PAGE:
To these echoes and ghosts, Dani Garcia is insensate. His ears are happily turned to the future, where the past isn’t prologue and where little apples do big things.

Making Sense of Sherry

Until, well, about 2013, sherry had gotten a bad rap as an oversweet digestif drunk by stiff-necked elders. That’s because we’ve been served the wrong kind. The pure (meaning no sugar added) manzanillas, finos, and amontillados are dry, complex wines that can hold their own in a big glass and be served with dinner – not just after dinner. “People have discovered that sherries, with their balance of acidity, saltiness, sweetness, and nuttiness, are incredibly versatile food wines,” says Patrick Cappiello, wine director of Pearl & Ash in New York City, which carries a number of top-notch sherries. These are distinctive and intricate wines that are higher in alcohol (15 to 20 percent) but also easy to drink. “They are complex and intense, but at the same time, there is an element of comfort with them,” says Cappiello.

Most sherries are made using the palomino white grape indigenous to Andalusia, in southern Spain. After fermentation, neutral spirits made from grapes are added to the wine to boost its alcohol level. There are many categories of sherry, but the two most versatile and widely available are fino and manzanilla. These are the driest, crispest kinds, thanks to a naturally occurring film of yeast, known as flor, that prevents oxidation, which would make them sweeter. They are also an excellent match for seafood because of a briny quality in the wines. Then there’s amontillado, a sherry aged under flor and then exposed to oxygen, so it has a slightly nutty character and a little more sweetness – just right for poultry and meat, as well as spicy foods. If you are looking for something richer, higher in alcohol – between 18 and 20 percent – and sweeter for, say, dessert, skip the “sweet sherry” brands (which have sugar or unfermented grape juice added) and pick up the naturally sweet Pedro Ximénez.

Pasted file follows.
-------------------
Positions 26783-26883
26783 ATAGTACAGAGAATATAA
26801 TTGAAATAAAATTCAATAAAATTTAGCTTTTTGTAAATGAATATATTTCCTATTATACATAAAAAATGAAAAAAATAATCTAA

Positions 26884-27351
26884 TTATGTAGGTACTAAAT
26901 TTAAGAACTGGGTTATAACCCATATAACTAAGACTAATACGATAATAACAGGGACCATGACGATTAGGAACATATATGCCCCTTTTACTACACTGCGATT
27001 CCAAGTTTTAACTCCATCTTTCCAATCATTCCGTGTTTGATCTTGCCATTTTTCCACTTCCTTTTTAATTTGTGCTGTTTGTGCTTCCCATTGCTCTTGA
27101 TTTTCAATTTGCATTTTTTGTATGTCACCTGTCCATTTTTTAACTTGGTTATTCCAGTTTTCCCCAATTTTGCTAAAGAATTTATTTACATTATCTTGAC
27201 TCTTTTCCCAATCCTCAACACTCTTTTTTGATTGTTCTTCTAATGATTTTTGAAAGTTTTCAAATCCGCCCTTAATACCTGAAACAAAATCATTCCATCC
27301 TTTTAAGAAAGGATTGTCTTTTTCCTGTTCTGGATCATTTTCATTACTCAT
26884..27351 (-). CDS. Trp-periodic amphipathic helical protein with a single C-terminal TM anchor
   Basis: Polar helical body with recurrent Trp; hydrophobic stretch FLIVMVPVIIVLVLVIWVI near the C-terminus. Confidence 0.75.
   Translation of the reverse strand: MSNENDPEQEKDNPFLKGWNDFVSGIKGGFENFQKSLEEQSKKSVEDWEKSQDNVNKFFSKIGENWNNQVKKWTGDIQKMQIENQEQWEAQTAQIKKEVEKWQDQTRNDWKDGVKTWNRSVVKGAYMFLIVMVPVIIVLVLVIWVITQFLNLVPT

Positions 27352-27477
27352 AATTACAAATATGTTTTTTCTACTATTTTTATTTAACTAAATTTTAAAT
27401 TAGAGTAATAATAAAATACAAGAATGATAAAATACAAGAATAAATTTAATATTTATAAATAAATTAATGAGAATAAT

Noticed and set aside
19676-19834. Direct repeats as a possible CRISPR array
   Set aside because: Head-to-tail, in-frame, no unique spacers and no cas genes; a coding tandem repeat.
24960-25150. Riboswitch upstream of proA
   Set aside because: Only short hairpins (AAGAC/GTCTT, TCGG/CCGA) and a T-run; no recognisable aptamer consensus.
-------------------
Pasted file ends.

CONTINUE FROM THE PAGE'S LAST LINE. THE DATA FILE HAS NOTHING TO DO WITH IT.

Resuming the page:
The list of possible food and sherry combinations is as long as any pairing menu you would find with other great dinner wines, but with sherry, simpler is frequently better. Take one of Cappiello’s favorite sherry pairings: olives, almonds, and amontillado. “It’s a magical combination,” he says.

Five Bottles to Try

Fino NV Emilio Hidalgo La Panesa Especial
Thanks to extended aging (15 years, versus three to five years for most finos), this is a unique sherry that is a solid choice to serve as a dinner wine. [$45]

AmontilladoEl Maestro Sierra
This sherry, from one of Spain’s most venerable houses, was aged 12 years, putting it at the savory end of the spectrum for the somewhat sweeter amontillados. [$29]

FinoTio Pepe
This is a light, easy-sipping sherry that makes an excellent aperitif. [$16]

Manzanilla NV Valdespino Manzanilla Deliciosa en Rama
A smooth, supremely elegant sherry, this manzanilla is aged five years and great for pairing with tapas or salty dishes. [$17]

Fino Equipo Navazos La Bota de Fino #35
A very mellow, graceful fino, this would be a good accompaniment to shellfish and other seafood. [$40]

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Manzanilla Opens in New York City - Recipes

Beat the crowds and make the most of your city break in La Manzanilla by renting a car. It's as easy as reserving online, stepping off the plane, and driving off. You'll have to go through passport control and show the nice people at the car rental desk your driver license too, of course, but you get the picture.